Day 8 - June 11, 2013 - at sea in the morning, Bear Island, Svalbard
By Hans-Peter Reinthaler, Biologist
Co-ordinates: 74°21´22´´N, 19°10´05´´E
Air Temperature: 1 C
At 9.30, the Expedition Team had “Whale Watch” on the bridge, looking out for these beautiful marine mammals. Before I started my duties of the day, I had breakfast in the Restaurant and during that time a group of Whitesided Dolphins passed the Silver Explorer. Eager to see more whales, we kept on looking and later this effort had a reward. At 11.30, a lecture of my colleague Sue Flood took place in the theater. But it didn’t last very long, because suddenly a humpback whale was in front of our bow. The lecture was interrupted and all our guests went out to see the whale. It was swimming only briefly around the ship on our starboard side, before it showed its fluke and dove away.
After this highlight of the morning the lecture was continued. At noon, I had a wonderful lunch with guests from Australia in The Restaurant chatting with them about the whale and the Zodiac tour we will do in few moments.
Right on time, the Silver Explorer anchored in the Sorhamna Bay of Bear Island. The weather was stunning, which is a very rare occasion for Bear Island. From the ship our guest already could see the dramatic scenery of this place.
Half an hour later all Zodiacs were ready and we could start the excursions. Going along the cliffs is really one of the most spectacular views up here in the north. As there was no swell at all, our guests enjoyed this Zodiac ride which brought them first into limestone caves washed out by the action of the waves over thousands of years and then took them along the cliffs were innumerous birds are nesting. The most common are Brünnichs Guillemot, Common Guillemot and Kittiwake. Additionally we could also observe, Glaucous Gull, Northern Fulmar, Great Black Back Gull and some individuals of Atlantic Puffins. Just when we were going with our Zodiacs around a corner there was a Glaucous Gull sitting on the beach feeding on a dead Kittiwake.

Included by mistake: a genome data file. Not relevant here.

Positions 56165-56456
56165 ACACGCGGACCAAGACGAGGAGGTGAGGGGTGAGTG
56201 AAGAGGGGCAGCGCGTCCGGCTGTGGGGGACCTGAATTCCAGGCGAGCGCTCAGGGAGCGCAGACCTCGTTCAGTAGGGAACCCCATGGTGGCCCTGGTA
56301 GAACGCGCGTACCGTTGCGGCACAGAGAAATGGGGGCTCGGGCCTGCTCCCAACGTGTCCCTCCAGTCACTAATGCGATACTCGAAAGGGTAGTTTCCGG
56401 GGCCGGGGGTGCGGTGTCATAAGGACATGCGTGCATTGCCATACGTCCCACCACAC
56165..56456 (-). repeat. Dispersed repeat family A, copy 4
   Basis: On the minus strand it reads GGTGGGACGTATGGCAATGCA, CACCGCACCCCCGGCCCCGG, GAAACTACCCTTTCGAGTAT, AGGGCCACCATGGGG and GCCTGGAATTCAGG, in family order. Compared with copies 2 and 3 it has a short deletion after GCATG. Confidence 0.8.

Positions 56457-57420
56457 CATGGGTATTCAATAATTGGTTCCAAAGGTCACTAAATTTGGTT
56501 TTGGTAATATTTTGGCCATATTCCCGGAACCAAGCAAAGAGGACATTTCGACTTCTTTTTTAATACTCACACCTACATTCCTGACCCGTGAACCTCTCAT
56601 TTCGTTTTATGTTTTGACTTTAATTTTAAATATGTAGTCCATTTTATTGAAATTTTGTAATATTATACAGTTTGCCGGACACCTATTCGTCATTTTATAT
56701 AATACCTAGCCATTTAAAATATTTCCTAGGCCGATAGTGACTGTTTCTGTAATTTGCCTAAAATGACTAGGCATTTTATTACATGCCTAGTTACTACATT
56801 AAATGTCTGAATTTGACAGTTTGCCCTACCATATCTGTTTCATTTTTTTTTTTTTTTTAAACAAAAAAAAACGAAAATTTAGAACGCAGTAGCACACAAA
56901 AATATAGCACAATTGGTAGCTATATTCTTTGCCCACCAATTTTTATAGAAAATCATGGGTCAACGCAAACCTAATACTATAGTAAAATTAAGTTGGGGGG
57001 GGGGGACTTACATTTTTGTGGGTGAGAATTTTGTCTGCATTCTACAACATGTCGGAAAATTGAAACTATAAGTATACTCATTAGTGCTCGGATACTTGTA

Northern Fulmars were always accompanying the Zodiac and it was interesting to watch them gliding over the sea surface. Also interesting is that you can find the two morphs of Northern Fulmar in this area. One is the white morph and the other one is the brown morph which as the Silver Explorer is going further north becomes more abundant than the white morph. Some of the Common Guillemots are showing their bridal morph with a white stripe above the eye and white-eye rings.
In a bay just near the most southern tip of the Island, a shipwreck is stranded on the shore beneath the cliffs. It is a Russian cargo ship, which ran aground in March 2009 due to irresponsibility from the captain and crew. The scenery has a little kind of magic seeing the shipwreck, the tall cliffs and the wave crashing against them. Through a tunnel in the rocks the Zodiac was crossing to another bay with such dramatic scenery that mirrored scenes from the film “Jurassic Park”. Going around the corner on the very southern end of the island suddenly a rock needle, called Sylen, 80m high and around 100m offshore rises out of the water, giving to our guests another spectacular view of this island. Steep cliffs, birds everywhere and waterfalls with crystal clear water coming down the walls, this is Bear Island, one of the most spectacular Zodiac tours up here in the Arctic.
In the evening, a recap and briefing rounded up our first day in the really Arctic and the guests as well as the Expedition Team are looking forward to reach Svalbard the home of the most enigmatic animal up here: the Polar bear.
PREVIOUS | NEXT